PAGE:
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programmer feedback / friendliness

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  • spir
    I realise now that all my questions about a kind of polymorphic (and list) print and string construction are related to a feature now found in all modern
    Message 1 of 9 , Mar 6, 2012
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      I realise now that all my questions about a kind of polymorphic (and
      list) print and string construction are related to a feature now found
      in all "modern" languages, both static and dynamic (python, lua, ruby,
      but also D, Go, freepascal...), which I was searching in OCaml.
      The point is the ability for the programmer to easily get (sensible)
      feedback about any element living in a program. This, without having to
      write specific print and/or string functions for every new type; but
      with the possibility to do it when needed. Such a feature is constantly
      helpful when exploring possible ways of designing or implementing
      program components, and indeed when testing, debugging, controlling
      program behaviour.
      Moreover, designing custom string formats or print funcs for
      higher-level types builds on (builtin or custom) forms of lower-level ones.

      Precisely, in OCaml, type construction feels like an algebraic Lego game
      ;-), which makes such a feature in a sense trivial: constructing a
      string for an element of a given type is recursively deconstructing the
      type; thus, all what is needed is a string pattern for each type
      construction pattern (list, tuple/record, variant,...). But it can
      initially only be provided by the compiler, since it depends on
      knowledge of types. Actually, this feature does exist since OCaml's
      toplevel is able to write out (sensibly) any value of any type, even
      giving its type.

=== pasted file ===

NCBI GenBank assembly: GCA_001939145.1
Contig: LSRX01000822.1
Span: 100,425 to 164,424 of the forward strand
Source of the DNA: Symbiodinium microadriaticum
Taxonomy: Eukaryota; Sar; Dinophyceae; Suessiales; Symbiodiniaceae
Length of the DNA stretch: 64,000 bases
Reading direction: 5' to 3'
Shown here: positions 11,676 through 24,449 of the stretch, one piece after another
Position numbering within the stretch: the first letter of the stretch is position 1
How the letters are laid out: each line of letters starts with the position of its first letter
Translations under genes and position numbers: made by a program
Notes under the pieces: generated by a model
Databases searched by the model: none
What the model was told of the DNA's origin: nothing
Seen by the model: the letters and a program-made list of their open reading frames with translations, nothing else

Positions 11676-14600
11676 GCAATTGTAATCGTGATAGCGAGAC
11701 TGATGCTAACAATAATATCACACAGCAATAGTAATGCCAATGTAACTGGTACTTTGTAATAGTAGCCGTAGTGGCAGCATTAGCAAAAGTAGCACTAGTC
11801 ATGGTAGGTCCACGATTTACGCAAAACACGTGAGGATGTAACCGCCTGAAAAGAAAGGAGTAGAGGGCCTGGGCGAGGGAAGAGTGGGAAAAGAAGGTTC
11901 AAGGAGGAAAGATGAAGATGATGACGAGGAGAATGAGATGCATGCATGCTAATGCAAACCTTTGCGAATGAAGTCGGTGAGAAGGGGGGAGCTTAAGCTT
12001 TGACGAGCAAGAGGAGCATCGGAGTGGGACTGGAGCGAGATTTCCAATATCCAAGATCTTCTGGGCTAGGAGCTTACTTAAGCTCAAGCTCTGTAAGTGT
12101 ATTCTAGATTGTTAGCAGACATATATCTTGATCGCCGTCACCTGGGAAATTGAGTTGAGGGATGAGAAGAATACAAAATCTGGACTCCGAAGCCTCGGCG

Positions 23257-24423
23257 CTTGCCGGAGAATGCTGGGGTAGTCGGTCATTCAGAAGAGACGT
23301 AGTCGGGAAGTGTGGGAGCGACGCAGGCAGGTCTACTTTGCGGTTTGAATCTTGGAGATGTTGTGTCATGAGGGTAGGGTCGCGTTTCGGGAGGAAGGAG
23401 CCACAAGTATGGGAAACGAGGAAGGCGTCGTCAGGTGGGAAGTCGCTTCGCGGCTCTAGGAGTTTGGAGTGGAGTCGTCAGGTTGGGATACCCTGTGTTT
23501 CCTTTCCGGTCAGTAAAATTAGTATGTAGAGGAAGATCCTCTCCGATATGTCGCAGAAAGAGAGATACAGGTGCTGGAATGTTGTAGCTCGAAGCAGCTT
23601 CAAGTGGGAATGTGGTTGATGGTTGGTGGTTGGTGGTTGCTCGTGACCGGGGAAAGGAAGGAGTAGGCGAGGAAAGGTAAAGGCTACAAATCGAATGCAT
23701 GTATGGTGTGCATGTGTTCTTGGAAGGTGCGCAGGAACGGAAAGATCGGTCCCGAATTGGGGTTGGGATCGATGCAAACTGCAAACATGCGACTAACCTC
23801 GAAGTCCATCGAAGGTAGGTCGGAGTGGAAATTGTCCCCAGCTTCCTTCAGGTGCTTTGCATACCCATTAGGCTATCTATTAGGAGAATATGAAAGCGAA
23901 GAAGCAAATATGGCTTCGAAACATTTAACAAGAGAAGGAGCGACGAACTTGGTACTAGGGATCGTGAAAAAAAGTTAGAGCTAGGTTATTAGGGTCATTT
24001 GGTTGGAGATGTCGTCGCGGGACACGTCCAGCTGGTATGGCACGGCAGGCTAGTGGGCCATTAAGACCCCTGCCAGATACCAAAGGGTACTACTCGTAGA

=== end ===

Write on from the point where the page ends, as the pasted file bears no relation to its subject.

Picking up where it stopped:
Why not make it available to the programmer? "string_of x" would just
      return this string, and "print x" write it out. It's basically just an
      automagic string conversion functionality for every possible type; but
      it must be built in the language (the door must be open by the compiler,
      in a static lang, then only can programmers build on it).

      What do you think? (Sure, if I had never programmed with user-friendly
      languages, I would not know I desperately miss this feature; but believe
      me: once you use it everyday, I mean 33 times a day, it is hard to live
      without it ;-)

      Options:
      * A "linguistic method" (string_of_x) would define a custom string form
      for type x, automagically replacing the builtin one.
      * In addition, since OCaml has C-like formats, there could be one for
      this, eg %v for 'value' like in Go.

      Denis

      PS: Note I'm not talking here about strings for and output to
      (end-)users, which is a distinct topic (but would indeed reuse this
      feature).
    • Gabriel Scherer
      This topic has been discussed frequently. There have been several experiments with variants of the OCaml language extended with some kind of ad-hoc
      Message 2 of 9 , Mar 6, 2012
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        This topic has been discussed frequently. There have been several
        experiments with variants of the OCaml language extended with some
        kind of ad-hoc type-dispatch ability. See for example the G'Caml
        research project:
        http://www.yl.is.s.u-tokyo.ac.jp/~furuse/gcaml/

        There have also been practical experiments to hack this into the
        compiler. The latest attempt is Jérémie Dimino's "generic printer
        patch":
        http://www.mail-archive.com/caml-list@.../msg01109.html

        Please feel free to use it if you can afford patching the compiler --
        eg. you don't need to pass your code to other people. Jérémie is an
        excellent OCaml hacker and his patch is certainly of good quality.

        There is no integration in the OCaml language because it's not clear,
        I believe, what is the clean way to integrate such things to a
        language. It's easy for the toplevel which in effect type-checks at
        runtime so has both type and value information available, but it's
        more a hack than an elegant capability. You don't want to put hacks in
        a programming language semantics. Adding runtime type information has
        unacceptable performance costs (as the TIL project found out :
        http://www.cs.cornell.edu/home/jgm/tilt.html ), and there are other